Complexity, Leadership and Policy Making:: A New Hope? l Huffington Post
Wednesday, 1 February, 2012 Leave a comment
Oh how I would love to believe that there was real cause for “new hope”! But I fear that the author(s) have, in the last sentence, (just about) summarised why I wont be holding my breath.
Not only are Financial leaders “trained to use” linear models but they have spent so long and so much on creating and promoting them: through Politicians; traditional media; Academia (Classical Economics in particular); clever (if ambiguous) marketing and reaping the excessive rewards of their endeavours, that they have become, like Rating Agencies, “pillars” of a flawed belief system and self-serving culture: hubs of systemic risk.
What they had not “modelled” was the true cost of adding layer upon layer of complexity – perhaps they should familiarise themselves with some Complexity facts. Whilst this course served them well in a, now past, era it has made them so fragile that they have lost the agility required to adapt to the uncertain and volatile environment that they have created. They are casualties of their own success…with wider society as misinformed victims!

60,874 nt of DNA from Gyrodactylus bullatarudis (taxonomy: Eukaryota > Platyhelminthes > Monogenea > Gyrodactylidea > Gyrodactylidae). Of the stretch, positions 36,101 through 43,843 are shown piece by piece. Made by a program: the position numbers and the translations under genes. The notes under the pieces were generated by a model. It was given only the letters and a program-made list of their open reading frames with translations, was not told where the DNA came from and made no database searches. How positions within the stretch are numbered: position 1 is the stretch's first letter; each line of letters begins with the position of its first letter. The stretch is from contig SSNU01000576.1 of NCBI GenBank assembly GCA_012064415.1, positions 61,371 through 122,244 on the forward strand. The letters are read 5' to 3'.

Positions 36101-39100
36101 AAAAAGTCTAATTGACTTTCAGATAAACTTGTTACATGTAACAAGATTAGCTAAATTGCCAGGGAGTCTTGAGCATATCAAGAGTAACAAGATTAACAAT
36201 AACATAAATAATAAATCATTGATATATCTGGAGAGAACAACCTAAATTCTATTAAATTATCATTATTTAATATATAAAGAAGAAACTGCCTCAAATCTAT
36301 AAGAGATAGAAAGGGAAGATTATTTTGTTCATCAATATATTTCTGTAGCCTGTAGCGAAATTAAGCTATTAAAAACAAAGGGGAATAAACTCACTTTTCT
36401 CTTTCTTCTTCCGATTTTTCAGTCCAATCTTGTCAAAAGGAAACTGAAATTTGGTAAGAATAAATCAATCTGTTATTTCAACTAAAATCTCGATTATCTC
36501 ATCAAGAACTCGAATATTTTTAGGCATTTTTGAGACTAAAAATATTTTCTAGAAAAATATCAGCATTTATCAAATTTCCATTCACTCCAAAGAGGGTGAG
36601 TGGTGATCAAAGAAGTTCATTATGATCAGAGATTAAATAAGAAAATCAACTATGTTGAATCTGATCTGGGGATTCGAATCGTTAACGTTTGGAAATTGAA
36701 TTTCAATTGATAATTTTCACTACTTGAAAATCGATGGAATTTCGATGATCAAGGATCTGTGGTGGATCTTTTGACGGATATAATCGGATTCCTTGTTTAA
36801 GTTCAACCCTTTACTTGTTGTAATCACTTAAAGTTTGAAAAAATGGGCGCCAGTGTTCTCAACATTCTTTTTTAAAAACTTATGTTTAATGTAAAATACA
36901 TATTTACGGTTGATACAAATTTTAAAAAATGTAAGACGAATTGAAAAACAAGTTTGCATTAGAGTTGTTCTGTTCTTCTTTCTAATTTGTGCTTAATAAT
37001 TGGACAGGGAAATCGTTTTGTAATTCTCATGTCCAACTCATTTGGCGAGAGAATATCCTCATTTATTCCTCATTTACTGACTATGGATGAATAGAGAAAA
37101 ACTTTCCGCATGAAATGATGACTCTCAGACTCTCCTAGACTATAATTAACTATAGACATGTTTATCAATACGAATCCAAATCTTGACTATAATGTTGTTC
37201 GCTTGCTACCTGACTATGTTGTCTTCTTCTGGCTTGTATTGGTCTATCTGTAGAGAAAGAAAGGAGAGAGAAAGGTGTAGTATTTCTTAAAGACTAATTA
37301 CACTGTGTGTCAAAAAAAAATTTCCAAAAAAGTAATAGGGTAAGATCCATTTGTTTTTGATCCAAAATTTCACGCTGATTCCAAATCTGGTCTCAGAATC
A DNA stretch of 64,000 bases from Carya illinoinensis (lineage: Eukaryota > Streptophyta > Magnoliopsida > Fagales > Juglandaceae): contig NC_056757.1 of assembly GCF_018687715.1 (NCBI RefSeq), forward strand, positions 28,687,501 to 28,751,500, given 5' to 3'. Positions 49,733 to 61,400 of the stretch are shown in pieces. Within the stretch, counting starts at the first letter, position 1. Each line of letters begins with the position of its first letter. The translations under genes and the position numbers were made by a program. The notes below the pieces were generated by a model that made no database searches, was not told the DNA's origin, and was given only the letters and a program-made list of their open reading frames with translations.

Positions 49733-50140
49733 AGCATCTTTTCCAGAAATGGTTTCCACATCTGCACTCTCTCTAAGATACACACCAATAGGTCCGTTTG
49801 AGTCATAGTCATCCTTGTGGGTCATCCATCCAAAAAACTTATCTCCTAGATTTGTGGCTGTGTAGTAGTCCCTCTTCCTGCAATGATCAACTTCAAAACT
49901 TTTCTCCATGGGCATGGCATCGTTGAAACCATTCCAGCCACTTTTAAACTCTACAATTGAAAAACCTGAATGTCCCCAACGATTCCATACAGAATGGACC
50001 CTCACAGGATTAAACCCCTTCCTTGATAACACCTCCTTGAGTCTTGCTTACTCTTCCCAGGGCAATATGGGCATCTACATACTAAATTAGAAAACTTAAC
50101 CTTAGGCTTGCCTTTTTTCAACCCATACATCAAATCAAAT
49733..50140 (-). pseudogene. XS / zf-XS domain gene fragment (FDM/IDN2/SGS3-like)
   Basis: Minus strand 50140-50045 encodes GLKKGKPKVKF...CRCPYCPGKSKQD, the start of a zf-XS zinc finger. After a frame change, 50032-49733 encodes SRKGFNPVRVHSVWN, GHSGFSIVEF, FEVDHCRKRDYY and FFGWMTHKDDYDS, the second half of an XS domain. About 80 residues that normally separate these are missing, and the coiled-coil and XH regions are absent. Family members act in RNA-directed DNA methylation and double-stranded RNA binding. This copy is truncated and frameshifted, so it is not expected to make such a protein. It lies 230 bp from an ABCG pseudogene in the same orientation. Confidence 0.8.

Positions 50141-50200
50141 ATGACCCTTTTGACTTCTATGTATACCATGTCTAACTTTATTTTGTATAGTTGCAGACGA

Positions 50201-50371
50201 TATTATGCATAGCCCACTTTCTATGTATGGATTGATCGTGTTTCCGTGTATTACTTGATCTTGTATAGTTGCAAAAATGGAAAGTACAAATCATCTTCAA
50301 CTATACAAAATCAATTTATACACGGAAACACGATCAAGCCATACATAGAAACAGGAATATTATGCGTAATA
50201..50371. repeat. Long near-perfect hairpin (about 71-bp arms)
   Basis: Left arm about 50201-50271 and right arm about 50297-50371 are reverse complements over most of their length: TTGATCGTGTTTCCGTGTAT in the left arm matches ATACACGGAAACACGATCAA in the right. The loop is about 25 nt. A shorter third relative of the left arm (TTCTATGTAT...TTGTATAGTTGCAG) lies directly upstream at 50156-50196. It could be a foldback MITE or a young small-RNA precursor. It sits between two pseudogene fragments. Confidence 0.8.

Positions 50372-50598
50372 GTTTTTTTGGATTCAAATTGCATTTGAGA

…the world is not a complicated system: it is a highly complex one that most institutions and people in charge are not yet properly equipped to handle.
Fortunately there is a new lens to help us understand these strange patterns of behaviour, a form of “human microscope.” That lens is the science of complex systems, simply applied. It gives us the power to understand how small and large numbers of ‘things’, be they people, cars in traffic, or actors in a financial system, interact and create dynamic patterns of behaviour. These coordinating patterns occur frequently, at all levels of observation, from neurons firing in the brain to a crowd acting in unison. And like all complex systems, predicting collective patterns is anything but simple. This is because there is no direct, linear and unequivocal relationship between individual and collective behaviours.
We believe that people should stop thinking that a linear approach, where a leader, or group of leaders, decides what regulation or safeguards should be used to solve a crisis. Linearity is not enough to understand our world and try to solve its problems. It simply does not work. Looking at a crowd, for instance, we might feasibly know the individual behaviour of each person, each component of the system. We might even be able to determine the interactions of some of these components. But, crucially, we cannot predict with any certainty what the outcomes will be. At least not with the linear models most leaders have been trained to use.